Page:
From island to end zone: Caribbean athletes in the NFL

Unknown to most sports fans at home, Caribbean athletes have exuberantly infiltrated the NFL. Here are four of the top stars

Patrick Chung • Philadelphia Eagles #23 • Born 19 August, 1987 • 5 feet, 11 inches; 210 poundsPierre Garçon • Washington Redskins #88 • Born 8 August, 1986 • 6 feet, 0 inches; 212 poundsRamon Harewood • Currently free agent • Born 3 February, 1987 • 6 feet, 6 inches; 330 poundsTrevardo Williams • Houston Texans #54 • Born 31 December, 1990 • 6 feet, 1 inch; 237 pounds

They are football players with Caribbean roots, but when these players dig their cleats into the artificial turf, they aren’t kicking around the soccer ball that defined their youth. They are playing American football — a misnomer for a game originally derived from rugby, but purposely changed in the nineteenth century when spectators lost interest in watching piles of players painstakingly pushing their way down a field.

As boys, they didn’t know of this North American sport where scoring points depends mainly on a quarterback handing off the ball to a running back, or throwing it to designated receivers who never kick the ball. They never dreamed of playing American football, but — drafted or signed as free agents by a National Football League team — Caribbean players bring to the game the flair and confidence that defines the region.

Puerto Rico’s Victor Cruz (New York Giants)

From the New York Giants’ wide receiver Victor Cruz, who celebrates his goals and his Puerto Rican roots with salsa dances in the end zone, to the New Orleans Saints’ outside linebacker Jonathan Vilma, known for his brutal tackles as well as his Haitian ancestry, the NFL currently lists fifteen players with Caribbean ties. They are colourful and controversial characters both on and off the football field.

These Caribbean players have earned a reputation for being bold, tenacious, loyal, light-hearted, fiercely confident, and competitive. They play with all the pride they have inherited as West Indians, and they take every opportunity they can to claim their heritage. Their numbers are few, but there’s no doubt about it: in American football, Caribbean athletes are making waves.

Haiti’s Pierre Garçon (Washington Redskins)

Last year, wide receiver Pierre Garçon proved to be a key player in the Washington Redskins’ NFC East championship game. Best known for his passion for football and his pride in his Haitian roots, Garçon — formerly of the Indianapolis Colts — stamped an indelible image on the Colts’ 2010 victory over the New York Jets, when he celebrated by displaying the Haitian flag. “That victory was a week after the earthquake in Haiti,” says Garçon, “and I think I had the best game of my life. It was the blessings of everyone praying for me and my family and everyone in Haiti. I had a great hand in helping the team win that game.”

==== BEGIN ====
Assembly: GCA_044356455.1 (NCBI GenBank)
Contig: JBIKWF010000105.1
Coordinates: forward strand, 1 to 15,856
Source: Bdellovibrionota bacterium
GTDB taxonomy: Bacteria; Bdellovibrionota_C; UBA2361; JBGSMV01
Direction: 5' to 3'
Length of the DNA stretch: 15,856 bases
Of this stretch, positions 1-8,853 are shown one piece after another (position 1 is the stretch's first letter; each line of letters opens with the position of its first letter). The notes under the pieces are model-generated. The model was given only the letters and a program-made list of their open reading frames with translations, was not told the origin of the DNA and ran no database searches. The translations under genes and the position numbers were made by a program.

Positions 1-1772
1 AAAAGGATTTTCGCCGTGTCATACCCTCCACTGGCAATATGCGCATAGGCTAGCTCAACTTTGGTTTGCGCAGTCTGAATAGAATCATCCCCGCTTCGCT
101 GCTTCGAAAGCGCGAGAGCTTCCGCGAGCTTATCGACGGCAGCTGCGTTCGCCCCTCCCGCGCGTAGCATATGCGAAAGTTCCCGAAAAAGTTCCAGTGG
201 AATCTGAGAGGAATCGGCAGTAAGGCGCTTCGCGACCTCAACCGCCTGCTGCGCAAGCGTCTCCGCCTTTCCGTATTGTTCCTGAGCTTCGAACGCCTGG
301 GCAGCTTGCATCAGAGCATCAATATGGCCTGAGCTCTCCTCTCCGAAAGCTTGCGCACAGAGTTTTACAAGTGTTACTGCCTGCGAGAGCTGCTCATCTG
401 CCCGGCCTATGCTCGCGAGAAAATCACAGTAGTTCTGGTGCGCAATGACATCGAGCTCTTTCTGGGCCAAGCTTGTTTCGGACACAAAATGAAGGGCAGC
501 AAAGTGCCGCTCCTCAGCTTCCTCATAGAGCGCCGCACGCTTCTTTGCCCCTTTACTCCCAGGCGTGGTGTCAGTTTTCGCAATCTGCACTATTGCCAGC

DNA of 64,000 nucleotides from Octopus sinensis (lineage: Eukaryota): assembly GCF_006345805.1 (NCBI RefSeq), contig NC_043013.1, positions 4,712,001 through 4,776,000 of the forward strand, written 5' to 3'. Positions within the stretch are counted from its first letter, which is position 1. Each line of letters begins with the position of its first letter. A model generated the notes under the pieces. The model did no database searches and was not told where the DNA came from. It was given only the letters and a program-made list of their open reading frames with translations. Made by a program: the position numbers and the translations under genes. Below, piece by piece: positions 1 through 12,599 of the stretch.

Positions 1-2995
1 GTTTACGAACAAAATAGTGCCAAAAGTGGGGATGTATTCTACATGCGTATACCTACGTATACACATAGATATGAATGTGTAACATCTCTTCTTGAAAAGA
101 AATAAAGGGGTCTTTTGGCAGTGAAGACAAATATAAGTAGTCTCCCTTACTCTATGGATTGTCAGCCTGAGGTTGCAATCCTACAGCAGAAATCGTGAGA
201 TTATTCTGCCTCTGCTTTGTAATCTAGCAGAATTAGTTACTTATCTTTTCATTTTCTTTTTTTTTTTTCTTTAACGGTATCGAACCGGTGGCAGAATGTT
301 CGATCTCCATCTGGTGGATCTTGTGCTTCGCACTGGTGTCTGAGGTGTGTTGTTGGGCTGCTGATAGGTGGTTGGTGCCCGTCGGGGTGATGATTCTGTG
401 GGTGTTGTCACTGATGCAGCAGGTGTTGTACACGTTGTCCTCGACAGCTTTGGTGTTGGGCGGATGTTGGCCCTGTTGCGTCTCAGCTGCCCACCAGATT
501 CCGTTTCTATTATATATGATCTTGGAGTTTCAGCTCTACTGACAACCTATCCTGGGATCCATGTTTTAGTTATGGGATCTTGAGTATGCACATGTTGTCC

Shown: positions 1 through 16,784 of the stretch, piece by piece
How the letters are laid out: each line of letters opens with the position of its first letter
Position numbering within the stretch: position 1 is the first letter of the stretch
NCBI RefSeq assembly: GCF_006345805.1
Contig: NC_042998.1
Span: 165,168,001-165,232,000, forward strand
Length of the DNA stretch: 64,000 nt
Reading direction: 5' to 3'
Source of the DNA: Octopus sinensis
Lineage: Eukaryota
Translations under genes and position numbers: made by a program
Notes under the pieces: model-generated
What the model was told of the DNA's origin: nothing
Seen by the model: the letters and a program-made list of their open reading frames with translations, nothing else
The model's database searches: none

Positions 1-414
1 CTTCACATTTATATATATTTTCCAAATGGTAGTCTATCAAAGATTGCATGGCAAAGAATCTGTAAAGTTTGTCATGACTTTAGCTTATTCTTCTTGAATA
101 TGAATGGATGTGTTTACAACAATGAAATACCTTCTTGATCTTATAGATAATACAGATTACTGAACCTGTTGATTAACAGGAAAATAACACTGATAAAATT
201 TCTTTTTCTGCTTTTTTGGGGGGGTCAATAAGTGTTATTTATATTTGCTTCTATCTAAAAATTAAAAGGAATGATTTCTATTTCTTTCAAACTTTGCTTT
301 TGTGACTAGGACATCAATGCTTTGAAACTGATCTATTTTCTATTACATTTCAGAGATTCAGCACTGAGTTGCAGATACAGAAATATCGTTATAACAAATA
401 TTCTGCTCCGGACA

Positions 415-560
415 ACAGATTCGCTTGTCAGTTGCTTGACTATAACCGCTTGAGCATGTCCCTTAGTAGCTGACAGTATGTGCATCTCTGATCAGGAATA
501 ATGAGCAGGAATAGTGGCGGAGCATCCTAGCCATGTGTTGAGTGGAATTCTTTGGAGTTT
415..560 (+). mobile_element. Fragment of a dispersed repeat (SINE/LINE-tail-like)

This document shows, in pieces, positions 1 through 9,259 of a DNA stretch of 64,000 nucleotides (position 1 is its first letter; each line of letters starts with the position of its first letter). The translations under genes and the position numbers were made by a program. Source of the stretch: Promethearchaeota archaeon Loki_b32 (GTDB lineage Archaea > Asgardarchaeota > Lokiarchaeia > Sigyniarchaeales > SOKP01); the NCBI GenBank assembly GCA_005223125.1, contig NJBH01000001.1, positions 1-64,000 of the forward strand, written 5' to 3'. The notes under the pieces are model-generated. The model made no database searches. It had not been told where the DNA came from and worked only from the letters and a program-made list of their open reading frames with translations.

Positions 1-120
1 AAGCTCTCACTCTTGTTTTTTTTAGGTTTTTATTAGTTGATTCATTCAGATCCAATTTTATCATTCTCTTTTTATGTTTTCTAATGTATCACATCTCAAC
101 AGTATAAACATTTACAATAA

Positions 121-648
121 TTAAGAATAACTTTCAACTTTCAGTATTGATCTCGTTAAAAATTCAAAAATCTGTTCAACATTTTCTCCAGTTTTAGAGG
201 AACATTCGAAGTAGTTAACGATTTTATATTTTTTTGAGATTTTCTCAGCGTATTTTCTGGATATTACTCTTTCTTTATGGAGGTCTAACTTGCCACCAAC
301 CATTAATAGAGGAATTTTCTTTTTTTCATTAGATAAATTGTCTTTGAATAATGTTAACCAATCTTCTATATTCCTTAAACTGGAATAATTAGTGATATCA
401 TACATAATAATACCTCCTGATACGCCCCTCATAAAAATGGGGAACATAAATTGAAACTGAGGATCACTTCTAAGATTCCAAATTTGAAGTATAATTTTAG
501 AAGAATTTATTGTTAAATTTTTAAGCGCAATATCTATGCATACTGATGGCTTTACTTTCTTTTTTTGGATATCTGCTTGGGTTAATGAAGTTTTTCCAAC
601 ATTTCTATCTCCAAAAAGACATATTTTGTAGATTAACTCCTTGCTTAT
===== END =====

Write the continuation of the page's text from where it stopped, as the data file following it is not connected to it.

Most people who are unaware of his background assume Garçon is French. He uses that misunderstanding to claim his Haitian roots. “My whole family is from Haiti,” he explains. “My three sisters were born in Haiti. I was born two years after my parents arrived in the US. I grew up speaking Kreyol at home and learned English when I went to school. I still have family in Léogâne, and my family goes there as often as possible. My mom is from Port-au-Prince. My Haitian roots are very important to me. It’s my identity,” says Garçon.

“I tell people Haiti has the most beautiful people and beautiful beaches. It has the best food.” At home, Garçon savours his mother’s red beans and oxtail, creole shrimp and plantains. Being Haitian, Garçon says, serves him well. “It makes me appreciate life. It shows me how to work extremely hard through difficult times, because that’s how we have dealt with life as a people. We came through tough times throughout history, and we survived. “Being from Haiti gives me strength. As a football player, I never give up on anything or any task. I represent Haiti everywhere I go.”

Barbados’ Ramon Harewood (Baltimore Ravens)

The Baltimore Ravens won 2013’s Super Bowl XLVII, the championship game at the end of the football season, with the help of Ramon Harewood, the NFL’s only player from Barbados. In September, Harewood became a free agent in search of another team after the Ravens released him. Still, he is the only Bajan with a Super Bowl ring.

Harewood grew up playing volleyball, cricket, and rugby, and became a football player quite by accident, when an American football scout vacationing in Barbados recruited him to play college football in the US. Harewood transferred from the University of the West Indies at Mona to Morehouse University in Atlanta, Georgia, where he earned a degree in applied physics and engineering. At Morehouse, Harewood had to learn American football from scratch. Drafted in the sixth round by the Ravens, Harewood spent much of his first two years with the team on injured reserve.